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My Cup of Tea: What I Learned from Traveling

Ever since grade school, my family would travel around the Philippines, especially to and from Sulu, Zamboanga City and Bongao. I had my first airplane travel to Metro Manila on my fourth or fifth grade when my father was in his medication. It is probably the reason why I fell at ease traveling alone. I don't mind taking planes, trains nor buses alone. I find a sense of independence in solitude.

After my father passed away, my mother and I would travel to kill time and enjoy the moment. We never were afraid to travel despite the little money that we had. We were not the kind of family that has millions in our bank account. In fact, we only had a portion of her salary saved for our travels.  She made me understood perfectly that you don't need to have a lot of money to see the world. And that if you do have money, you don't just keep it, you spend it on things that would actually give you precious memories.

Through all the years of traveling with my mother (and now, alone or with friends), there are countless lessons that I learned along the way. Here are some of them:

There are numerous wonders to see outside of your comfort zone.

I always find myself in awe every time I visit a new place. May it be the extra strenuous commuting in Metro Manila or the extra amazing sceneries of mountains in Mindanao or the snow of Japan. It is true that you begin only to wonder how these amazing creations were made when you see them personally. There is nothing that could equal the feeling of gratitude the moment you see Tinago Falls, the snow, the magnificent mosques and edifices or even just the people you meet.

Money isn't really the prerequisite to travel. Courage is.

It is true that you may need a certain amount for the air tickets, accommodation and food. However, even though you have all the money in the world, if you are not courageous enough to take the first step, you will never be able to travel.

Courage is the first and foremost ingredient of any traveler that I have known. They are not afraid to go to new places, be with new people, learn new culture and tradition. In fact, the idea of these things excites them more than anything in the world.

You have to prepare for a travel to new place. Know the culture and etiquettes. 

I am one of the people who isn't really a fan of preparing for a travel. I do prepare all of my things for the travel, but I don't do itineraries. I like to be surprised when I reach my destination. However, I changed my style this year. I am now researching everything about the place that I am going to. Of course, I need to know where the halal places, mosques, etc are. And I need to make the itinerary work for the duration of my travel (since I can only be out of the office for a short period of time).

Also, I need to know the attitude of the people living in the place. Each place has a unique set of attitudes and etiquettes. You don't wanna cause trouble, right?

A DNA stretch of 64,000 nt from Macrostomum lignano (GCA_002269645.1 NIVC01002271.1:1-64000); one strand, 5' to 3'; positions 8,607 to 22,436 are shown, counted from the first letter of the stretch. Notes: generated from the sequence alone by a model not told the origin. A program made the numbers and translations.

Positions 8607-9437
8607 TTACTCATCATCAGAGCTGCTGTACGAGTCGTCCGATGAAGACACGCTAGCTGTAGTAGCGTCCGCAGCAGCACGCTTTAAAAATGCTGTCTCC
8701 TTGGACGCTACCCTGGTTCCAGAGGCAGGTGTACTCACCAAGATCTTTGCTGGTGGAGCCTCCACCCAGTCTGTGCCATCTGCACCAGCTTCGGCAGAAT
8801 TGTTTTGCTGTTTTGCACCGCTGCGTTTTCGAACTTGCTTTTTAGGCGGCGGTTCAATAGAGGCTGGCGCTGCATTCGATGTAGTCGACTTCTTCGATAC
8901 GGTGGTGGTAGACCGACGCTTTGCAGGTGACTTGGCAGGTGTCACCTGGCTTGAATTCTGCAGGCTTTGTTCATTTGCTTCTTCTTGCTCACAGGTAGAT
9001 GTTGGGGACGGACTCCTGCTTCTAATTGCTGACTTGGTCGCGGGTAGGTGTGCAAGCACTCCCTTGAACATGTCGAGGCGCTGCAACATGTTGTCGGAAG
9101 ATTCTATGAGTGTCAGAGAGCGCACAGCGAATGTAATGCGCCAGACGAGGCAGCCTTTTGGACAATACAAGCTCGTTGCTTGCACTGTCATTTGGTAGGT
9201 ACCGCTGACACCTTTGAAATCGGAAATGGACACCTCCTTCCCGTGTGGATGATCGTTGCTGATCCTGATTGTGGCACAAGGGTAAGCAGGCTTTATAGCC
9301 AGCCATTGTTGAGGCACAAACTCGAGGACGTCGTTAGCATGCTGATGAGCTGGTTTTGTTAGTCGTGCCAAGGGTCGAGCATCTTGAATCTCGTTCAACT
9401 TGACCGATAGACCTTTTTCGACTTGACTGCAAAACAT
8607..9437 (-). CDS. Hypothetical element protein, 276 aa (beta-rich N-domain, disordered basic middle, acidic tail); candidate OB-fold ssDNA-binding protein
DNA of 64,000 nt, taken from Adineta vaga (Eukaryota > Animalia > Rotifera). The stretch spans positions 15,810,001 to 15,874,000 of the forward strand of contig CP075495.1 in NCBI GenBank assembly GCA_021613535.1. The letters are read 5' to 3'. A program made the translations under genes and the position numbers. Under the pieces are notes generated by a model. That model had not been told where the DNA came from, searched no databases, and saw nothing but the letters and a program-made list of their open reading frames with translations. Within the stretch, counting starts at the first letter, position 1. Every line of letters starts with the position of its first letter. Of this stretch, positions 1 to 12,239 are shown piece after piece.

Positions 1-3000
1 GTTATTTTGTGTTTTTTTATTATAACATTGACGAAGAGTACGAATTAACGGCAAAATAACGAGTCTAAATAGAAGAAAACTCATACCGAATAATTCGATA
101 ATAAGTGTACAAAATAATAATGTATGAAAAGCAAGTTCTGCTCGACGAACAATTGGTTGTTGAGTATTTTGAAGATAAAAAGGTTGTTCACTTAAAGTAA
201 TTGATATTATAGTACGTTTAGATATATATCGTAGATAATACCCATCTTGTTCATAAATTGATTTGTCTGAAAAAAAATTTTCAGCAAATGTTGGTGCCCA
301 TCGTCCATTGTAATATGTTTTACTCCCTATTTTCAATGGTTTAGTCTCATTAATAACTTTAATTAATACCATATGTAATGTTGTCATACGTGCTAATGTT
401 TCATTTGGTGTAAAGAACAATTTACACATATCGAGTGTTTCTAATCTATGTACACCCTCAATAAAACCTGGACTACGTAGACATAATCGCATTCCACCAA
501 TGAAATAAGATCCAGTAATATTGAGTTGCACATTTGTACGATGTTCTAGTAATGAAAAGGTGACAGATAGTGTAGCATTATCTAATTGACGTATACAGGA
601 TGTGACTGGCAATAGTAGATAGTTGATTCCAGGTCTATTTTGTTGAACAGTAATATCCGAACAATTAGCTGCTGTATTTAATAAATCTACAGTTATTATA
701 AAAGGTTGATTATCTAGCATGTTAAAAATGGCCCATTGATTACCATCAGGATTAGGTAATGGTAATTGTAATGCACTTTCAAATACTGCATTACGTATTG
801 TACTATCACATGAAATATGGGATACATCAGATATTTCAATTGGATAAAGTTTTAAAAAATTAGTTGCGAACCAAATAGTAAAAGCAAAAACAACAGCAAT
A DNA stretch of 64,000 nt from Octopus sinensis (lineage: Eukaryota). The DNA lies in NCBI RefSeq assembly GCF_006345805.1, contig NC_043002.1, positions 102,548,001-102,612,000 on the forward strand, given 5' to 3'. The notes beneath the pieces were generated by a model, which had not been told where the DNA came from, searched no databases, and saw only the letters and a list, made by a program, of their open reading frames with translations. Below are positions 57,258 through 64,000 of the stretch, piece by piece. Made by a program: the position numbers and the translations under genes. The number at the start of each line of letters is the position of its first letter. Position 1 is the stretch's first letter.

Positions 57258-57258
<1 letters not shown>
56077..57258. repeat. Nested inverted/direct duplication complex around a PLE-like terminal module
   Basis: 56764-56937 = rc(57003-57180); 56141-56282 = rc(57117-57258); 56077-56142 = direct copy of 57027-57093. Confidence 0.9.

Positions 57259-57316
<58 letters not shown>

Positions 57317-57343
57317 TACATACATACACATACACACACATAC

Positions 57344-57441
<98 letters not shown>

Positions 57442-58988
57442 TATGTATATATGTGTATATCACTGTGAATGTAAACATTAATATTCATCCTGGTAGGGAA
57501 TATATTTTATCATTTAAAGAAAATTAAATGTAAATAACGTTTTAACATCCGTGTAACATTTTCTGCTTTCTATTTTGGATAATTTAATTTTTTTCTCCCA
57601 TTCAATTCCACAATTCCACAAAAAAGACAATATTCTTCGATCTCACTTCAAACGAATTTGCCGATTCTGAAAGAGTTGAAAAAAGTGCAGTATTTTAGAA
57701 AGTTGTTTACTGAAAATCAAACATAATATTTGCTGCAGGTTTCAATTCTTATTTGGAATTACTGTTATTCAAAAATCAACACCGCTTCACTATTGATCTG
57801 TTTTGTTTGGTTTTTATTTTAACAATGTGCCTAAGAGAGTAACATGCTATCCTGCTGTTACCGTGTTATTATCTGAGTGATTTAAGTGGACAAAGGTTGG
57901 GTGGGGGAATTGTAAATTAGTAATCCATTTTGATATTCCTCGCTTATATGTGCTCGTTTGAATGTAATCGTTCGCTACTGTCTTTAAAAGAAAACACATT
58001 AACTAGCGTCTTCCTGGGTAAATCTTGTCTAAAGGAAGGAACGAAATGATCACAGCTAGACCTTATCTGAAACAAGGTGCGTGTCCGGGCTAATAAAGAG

The people you meet and befriend are the best part of the travel.

I have known many people due to my constant traveling - be it for official or personal travel. Some were even elevate from acquaintances to friends in my books. Just by simply smiling will help tremendously in opening yourself to new people. After all, a smile is a form of charity. At first, I was shy to take the first step. However, I am now able to be friendlier after several travel where I hardly know people. We just have to break the wall that we have created to separate us from amazing people.

Shoutout to my international friends! You are always remembered!

Take the longest route, walk, use public transpo and just enjoy the moment!

I know a lot of people who uses cabs all day errday during their travel to minimize exhaustion and to be able to see more places. In fact, I was one of them. Urgh! I hated walking under the heat of the sun so much - not until I was forced to walk for two hours in Hiroshima in freaking winter because we missed the bus going back to the hotel.

From then on, I realized that it is way better to walk the longer route with friends. Also, the trains and buses are the modes of transpo that really makes you see the culture of a nation. You won't get the similar experience on a cab.

One travels not to boast but to humble himself that he is not the center of the universe.

A lot of people see travelers especially those who shares their memories on social media as boastful. I personally don't travel for such matters. I travel to feed my curiosity and humble myself down in front of the wonderful creations of man (which is due to the Magnificence of the Almighty) and Allah SWT. I feel a bit more elated in my faith every time I see these sceneries. It reminds me that I am but a speck in the universe.

In fact, we are but wayfarers in this world. What does a wayfarer do than travel?

Traveling is something that each of us can do, whether on an extravagant or tight budget. We just have to make it work. And who says that you need to go to faraway places first? Travel your locality first. Get to know people from other municipalities. Go to the farthest barangay in your place. Just like my current travel motto: Travel the Philippines first! Huwag maging mangmang sa sariling bayan. Learn other dialects. Embrace the diversity. And most of all, learn to be humble to yourself, other people and the Almighty.


1 comment:

  1. Reading about your experience makes me want to travel again like how I did a few years ago. I still travel long routes in my own country with family. But have a list of other countries that I wish to visit and I am sure going to add Philippines to it.


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